1. Create resource strings containing the Display names and Descriptions of your components.

    • Use a unique prefix for the resource string key, for example, your company name. The prefix prevents possible conflicts with the resource strings of other components.

    • We recommend including the component's identifier as a part of the resource string key.

    Portability of the components

    To allow for portability of the components, it is recommended to store resource strings within separate resx files for each component. The recommended location for such files is ~/App_Data/Global/Resources/<FileName>.resx. For cultures other than the default culture, use folder ~/App_Data/Global/Resources/<CultureCode>/<FileName>.resx. For example, ~/App_Data/Global/Resources/es-ES/NumeroWidget.resx for the Spanish culture.

  2. Edit the class containing the given component's registration attribute, and add {$key$} expressions into the text parameters of the attribute (such as name and description). Replace "key" with the key of the matching resource string.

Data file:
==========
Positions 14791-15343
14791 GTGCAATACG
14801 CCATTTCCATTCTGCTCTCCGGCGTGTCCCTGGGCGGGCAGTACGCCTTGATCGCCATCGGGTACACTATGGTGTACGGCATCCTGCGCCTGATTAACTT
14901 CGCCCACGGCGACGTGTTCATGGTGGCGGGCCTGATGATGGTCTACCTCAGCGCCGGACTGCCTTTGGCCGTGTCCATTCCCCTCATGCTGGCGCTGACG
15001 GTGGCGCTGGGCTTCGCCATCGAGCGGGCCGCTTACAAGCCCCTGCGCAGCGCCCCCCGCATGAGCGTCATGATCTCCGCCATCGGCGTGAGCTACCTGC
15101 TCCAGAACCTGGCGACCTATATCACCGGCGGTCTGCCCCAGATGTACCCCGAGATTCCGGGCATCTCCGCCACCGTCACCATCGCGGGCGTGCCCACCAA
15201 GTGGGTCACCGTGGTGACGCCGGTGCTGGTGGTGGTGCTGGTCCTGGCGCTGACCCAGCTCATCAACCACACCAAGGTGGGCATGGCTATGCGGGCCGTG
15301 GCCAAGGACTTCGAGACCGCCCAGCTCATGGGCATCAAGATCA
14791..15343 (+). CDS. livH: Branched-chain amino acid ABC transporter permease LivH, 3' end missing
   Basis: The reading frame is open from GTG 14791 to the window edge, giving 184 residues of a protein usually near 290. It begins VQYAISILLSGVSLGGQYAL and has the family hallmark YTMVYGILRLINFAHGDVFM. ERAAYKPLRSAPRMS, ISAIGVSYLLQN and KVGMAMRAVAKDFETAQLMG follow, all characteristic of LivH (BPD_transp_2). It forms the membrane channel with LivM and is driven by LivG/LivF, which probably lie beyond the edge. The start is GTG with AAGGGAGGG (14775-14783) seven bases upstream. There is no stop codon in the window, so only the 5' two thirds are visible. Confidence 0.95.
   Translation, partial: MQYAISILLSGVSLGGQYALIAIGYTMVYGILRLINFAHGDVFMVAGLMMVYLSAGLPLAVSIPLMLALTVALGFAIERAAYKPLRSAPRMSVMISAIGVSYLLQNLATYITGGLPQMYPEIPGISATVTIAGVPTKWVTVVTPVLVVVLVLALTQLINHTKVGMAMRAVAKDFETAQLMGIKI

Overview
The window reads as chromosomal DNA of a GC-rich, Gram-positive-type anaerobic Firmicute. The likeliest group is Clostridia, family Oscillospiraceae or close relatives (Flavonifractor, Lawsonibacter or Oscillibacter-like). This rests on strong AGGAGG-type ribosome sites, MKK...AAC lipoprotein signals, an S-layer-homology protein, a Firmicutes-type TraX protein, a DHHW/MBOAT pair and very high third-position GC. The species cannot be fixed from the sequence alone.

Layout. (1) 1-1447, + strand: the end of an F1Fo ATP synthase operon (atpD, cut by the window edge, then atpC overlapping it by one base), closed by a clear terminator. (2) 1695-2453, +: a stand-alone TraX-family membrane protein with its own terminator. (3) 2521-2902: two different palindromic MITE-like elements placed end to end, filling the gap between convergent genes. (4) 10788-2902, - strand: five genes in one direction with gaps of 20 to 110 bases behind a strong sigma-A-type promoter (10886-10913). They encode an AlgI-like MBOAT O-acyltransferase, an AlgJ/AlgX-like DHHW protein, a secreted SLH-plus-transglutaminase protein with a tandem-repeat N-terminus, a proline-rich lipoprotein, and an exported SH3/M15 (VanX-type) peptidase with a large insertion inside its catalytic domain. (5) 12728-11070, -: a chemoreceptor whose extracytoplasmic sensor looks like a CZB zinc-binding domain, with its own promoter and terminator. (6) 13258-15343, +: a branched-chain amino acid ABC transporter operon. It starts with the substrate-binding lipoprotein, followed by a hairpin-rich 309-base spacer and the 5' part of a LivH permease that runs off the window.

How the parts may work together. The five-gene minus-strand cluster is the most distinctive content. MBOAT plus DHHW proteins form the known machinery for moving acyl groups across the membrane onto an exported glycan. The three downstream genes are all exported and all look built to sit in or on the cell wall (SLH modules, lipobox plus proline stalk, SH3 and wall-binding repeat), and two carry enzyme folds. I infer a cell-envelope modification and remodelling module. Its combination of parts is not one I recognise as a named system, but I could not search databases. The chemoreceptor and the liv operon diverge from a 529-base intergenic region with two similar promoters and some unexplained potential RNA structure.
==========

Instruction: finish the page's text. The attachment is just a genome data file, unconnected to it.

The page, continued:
Example - Localizing a page builder section
    [assembly: RegisterSection("Company.DefaultSection", typeof(DefaultSectionController), "{$company.defaultsection.name$}", IconClass = "icon-paragraph", Description = "{$company.defaultsection.description$}")]

You can localize the displayed text of form builder components (form components, form builder sections, field validation rules, field visibility conditions) and page builder components (widgetspage builder sections, personalization condition types, page templates):